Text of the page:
Two great uses for SR

I have found two great uses of speech recognition for telecommuters. But, before I tell you what they are, I’d like to give you some background on my experience with speech recognition software.

My SR Learning Experience

My typing speed varies between 80 and 150 wpm, depending on how much sleep I’ve had the previous night and my caffeine intake at that point in the day. The more caffeine, the slower my net speed due to the increased frequency of the backspace key–the most used key on my keyboard. As you can imagine, this speed was taking a toll on my wrists. Since my job required me to write a great deal, I found I was starting to experience some repetitive motion pain. Before the pain turned to injury, I decided to give speech recognition (SR) software a try. I had already tried an ergo keyboard, which helped, but being the geek I am, I wanted to try out something I felt could really fix my problem. I figured, why type at all, when the computer (theoretically) could do it for me!

Well, I was not very successful with the early versions of SR software I tried. The error rates were just too high at about one every five words. I reduced this a bit with extensive training of both me and the software (slow down, pronounce words more clearly), but the time required to go back and correct the errors still made for a net loss in productivity.

As time went on, the quality of the software improved and I was able to eventually use a version of NaturallySpeaking with good results. At this point I was getting about one error per sentence. My biggest problem was disciplining myself to proofread what I ‘wrote’, as I had a tendency to ramble and then immediately hit ‘send’ without reviewing my work. If you have used speech recognition software before, then you know what I mean when I say the results were often hilarious and sometimes embarassing. SR software at that time was very good at understanding phonetics, just not the context. The words it selected were correct phonetically, they just didn’t belong in the sentence. Even with the best software available today, this mistake is still made. However, the tools get better with each generation and the latest from Nuance (NaturallySpeaking), for example, is scary-good. NS will analyze the context of your sentences as they are formed and correct badly guessed words spoken earlier in the sentence as you talk. This is a most amazing thing to watch.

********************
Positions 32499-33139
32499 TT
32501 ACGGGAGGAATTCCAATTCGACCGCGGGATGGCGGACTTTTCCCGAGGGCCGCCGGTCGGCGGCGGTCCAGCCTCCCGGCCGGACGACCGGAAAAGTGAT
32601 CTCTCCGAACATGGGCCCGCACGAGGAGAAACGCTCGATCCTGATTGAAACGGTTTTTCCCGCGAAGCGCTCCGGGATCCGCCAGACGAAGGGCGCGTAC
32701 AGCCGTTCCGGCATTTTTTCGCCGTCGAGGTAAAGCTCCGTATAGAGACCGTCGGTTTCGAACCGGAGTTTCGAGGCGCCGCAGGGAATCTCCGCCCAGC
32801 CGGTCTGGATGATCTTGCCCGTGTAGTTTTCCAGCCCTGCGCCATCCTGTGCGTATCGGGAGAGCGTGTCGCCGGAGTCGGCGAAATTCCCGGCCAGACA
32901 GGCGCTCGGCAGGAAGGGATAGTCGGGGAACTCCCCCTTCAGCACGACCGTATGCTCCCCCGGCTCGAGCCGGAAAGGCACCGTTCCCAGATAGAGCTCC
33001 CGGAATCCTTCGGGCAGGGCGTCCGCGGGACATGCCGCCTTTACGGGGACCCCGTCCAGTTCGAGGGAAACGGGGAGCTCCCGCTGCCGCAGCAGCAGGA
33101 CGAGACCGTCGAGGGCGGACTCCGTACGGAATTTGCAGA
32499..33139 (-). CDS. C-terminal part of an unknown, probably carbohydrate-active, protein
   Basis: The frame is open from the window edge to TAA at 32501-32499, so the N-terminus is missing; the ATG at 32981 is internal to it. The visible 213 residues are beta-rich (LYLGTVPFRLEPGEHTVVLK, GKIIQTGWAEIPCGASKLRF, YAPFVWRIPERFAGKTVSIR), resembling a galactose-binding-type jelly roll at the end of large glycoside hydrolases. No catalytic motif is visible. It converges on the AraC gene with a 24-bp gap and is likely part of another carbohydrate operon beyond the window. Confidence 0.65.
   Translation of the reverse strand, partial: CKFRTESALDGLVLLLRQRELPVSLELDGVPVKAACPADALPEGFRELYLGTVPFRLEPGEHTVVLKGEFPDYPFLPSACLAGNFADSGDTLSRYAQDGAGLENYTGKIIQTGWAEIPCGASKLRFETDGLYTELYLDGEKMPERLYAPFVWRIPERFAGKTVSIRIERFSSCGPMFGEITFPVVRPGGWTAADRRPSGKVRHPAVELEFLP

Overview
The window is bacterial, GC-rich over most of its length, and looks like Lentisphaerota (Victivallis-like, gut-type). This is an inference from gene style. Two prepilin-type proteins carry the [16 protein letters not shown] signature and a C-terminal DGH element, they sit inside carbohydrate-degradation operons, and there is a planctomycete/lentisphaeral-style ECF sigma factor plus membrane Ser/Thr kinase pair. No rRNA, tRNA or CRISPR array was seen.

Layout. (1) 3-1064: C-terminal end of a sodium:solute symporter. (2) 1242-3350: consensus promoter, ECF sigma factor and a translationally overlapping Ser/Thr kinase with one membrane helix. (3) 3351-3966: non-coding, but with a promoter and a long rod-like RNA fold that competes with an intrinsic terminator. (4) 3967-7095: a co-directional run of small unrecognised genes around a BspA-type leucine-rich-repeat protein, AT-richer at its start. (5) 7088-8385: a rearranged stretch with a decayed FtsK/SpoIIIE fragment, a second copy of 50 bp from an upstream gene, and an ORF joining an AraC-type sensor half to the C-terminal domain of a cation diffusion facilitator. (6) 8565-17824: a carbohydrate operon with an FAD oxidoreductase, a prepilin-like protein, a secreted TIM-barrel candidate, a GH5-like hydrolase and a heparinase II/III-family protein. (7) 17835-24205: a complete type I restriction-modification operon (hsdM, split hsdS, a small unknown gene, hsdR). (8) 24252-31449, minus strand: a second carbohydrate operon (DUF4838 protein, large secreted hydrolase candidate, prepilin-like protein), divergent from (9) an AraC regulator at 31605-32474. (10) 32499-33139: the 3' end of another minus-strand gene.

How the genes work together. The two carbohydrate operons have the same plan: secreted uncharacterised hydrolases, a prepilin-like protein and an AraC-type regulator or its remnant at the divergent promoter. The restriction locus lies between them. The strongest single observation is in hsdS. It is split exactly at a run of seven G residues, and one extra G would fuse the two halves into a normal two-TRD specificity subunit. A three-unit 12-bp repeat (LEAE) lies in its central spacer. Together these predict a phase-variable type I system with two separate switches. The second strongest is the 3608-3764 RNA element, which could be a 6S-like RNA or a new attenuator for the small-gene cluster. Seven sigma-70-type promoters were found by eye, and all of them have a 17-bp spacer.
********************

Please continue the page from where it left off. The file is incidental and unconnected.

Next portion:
The software is one important component of a successful SR exerience, but you cannot neglect the hardware end of things. After a lot of experimenting, I discovered the biggest improvement to my recognition accuracy came when I purchased a USB (digital) headset with a noise-canceling microphone. Accuracy improved to about one error in an entire paragraph! So, if you want to try out SR technology, get the best software package you can afford, and purchase a good digital headset (I use a Plantronics USB 500).


Best uses of SR for telecommuters

From the very early days of experimenting with SR I had visions of being able to use it for everything I wrote. Well, I have to tell you, I’m disappointed. Although I thought I’d be able to learn to compose email and write reports with it, I have found that my single-tasking brain does not allow this to work very well. Basically, when I talk to myself, I disturb my own thoughts. I just can’t have someone (even me) talking to me while I try to compose my thoughts. Had I learned to utilize a secretary who took dictation, as was common in the 50s, SR would likely have been an easy transition for me. But, alas, most of my career has involved writing my own memos on a keyboard where I can think while typing. 

Nevertheless, I have found that SR works best for me for two classes of tasks: transcribing notes and instant messaging. I often take hand-written notes in meetings as I find this faster and more intuitive when ideas are flowing quickly. Using SR, I am able to convert these hand-written notes to text at about 200 words per minute with very few errors. This alone is worth the admission fee. But, the really amazing use of SR is with Instant Messaging. I can sit and chat for long stretches on IM without touching the keyboard. I just say ‘new line’ at the end of dicatating a response to send it. Chatting over IM can be a very slow process, really, when you compare it with the phone or a face-to-face conversation. I can get impatient waiting for a short reply from a slow typer. Adding SR to instant messaging greatly increases the speed of the conversation, and the messages can be less abbreviated and thus eaiser to read to boot. You don’t even have to worry as much about spelling as this is often forgiven in IM chats anyhow. SR and IM…very cool!

As a final note, there is one technical issue that can make SR use frustrating. It takes too long to load the code and voice templates into memory to get going the first time or to resume after a period of non-use. This time penalty tends to keep me from using SR for ad hoc tasks as I find it hard to wait each time I want to use it. This problem can be somewhat mitigated by loading up your PC with huge amounts of RAM (4GB plus) so that the program components are not swapped to disk as often when you load up Word or other memory hungry applications.